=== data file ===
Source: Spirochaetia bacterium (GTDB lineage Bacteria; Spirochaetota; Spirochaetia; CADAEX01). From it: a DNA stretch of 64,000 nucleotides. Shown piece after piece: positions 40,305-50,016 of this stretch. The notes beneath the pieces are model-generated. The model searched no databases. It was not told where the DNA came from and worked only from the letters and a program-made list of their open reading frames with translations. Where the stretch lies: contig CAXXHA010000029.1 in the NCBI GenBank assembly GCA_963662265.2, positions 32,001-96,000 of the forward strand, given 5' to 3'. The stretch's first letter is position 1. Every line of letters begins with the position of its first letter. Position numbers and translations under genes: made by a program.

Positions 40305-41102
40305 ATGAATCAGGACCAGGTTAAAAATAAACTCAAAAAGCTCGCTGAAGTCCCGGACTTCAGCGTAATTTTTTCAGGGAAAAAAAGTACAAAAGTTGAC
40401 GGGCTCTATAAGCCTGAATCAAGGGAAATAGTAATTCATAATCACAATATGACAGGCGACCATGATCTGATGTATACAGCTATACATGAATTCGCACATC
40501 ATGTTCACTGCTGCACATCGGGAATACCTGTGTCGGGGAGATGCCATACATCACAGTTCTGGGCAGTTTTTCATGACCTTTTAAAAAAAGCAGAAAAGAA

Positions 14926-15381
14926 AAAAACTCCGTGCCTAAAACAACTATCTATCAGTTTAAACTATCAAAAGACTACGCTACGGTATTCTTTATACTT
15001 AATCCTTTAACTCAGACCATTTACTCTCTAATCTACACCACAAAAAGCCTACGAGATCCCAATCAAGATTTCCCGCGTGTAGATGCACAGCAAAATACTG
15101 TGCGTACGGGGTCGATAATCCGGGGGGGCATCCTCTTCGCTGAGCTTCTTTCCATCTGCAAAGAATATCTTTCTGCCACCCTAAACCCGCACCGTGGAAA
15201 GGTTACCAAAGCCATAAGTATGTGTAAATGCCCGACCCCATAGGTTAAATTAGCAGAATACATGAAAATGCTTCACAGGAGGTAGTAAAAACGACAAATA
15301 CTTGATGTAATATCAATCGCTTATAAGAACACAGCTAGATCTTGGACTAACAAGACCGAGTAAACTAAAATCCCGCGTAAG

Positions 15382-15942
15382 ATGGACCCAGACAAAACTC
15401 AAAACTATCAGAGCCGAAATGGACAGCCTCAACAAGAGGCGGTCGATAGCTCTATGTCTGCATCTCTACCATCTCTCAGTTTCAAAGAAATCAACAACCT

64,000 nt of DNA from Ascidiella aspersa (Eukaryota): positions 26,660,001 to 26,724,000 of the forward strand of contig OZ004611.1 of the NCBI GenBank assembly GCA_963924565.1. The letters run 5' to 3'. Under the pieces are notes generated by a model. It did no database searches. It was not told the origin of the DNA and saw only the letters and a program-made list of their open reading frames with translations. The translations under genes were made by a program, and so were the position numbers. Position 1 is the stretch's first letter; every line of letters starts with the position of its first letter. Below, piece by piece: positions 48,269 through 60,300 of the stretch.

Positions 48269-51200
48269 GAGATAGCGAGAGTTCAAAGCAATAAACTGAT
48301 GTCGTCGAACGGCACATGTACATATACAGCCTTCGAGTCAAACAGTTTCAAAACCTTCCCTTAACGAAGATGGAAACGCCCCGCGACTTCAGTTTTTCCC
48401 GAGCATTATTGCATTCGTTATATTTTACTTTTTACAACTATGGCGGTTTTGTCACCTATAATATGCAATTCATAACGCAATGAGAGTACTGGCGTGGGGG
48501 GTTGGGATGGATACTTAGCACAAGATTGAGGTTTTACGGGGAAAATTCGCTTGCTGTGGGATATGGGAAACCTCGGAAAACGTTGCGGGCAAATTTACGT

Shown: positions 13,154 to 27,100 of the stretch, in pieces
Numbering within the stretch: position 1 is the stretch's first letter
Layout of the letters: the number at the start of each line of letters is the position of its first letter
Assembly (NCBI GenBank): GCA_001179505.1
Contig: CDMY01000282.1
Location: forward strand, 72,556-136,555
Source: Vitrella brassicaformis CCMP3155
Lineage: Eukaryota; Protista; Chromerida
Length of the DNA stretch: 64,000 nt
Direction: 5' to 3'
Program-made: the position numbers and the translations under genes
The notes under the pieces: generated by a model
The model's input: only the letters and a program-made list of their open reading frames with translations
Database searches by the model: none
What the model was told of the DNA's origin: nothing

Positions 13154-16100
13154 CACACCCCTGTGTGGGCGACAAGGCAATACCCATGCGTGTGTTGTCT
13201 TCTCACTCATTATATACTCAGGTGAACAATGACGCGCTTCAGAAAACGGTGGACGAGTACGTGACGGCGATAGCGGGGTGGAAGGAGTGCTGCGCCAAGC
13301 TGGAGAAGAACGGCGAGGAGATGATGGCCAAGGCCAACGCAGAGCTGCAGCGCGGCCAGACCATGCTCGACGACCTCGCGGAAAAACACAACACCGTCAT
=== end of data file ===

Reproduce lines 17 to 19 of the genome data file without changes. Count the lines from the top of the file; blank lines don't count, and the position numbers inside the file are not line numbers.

48269 GAGATAGCGAGAGTTCAAAGCAATAAACTGAT
48301 GTCGTCGAACGGCACATGTACATATACAGCCTTCGAGTCAAACAGTTTCAAAACCTTCCCTTAACGAAGATGGAAACGCCCCGCGACTTCAGTTTTTCCC
48401 GAGCATTATTGCATTCGTTATATTTTACTTTTTACAACTATGGCGGTTTTGTCACCTATAATATGCAATTCATAACGCAATGAGAGTACTGGCGTGGGGG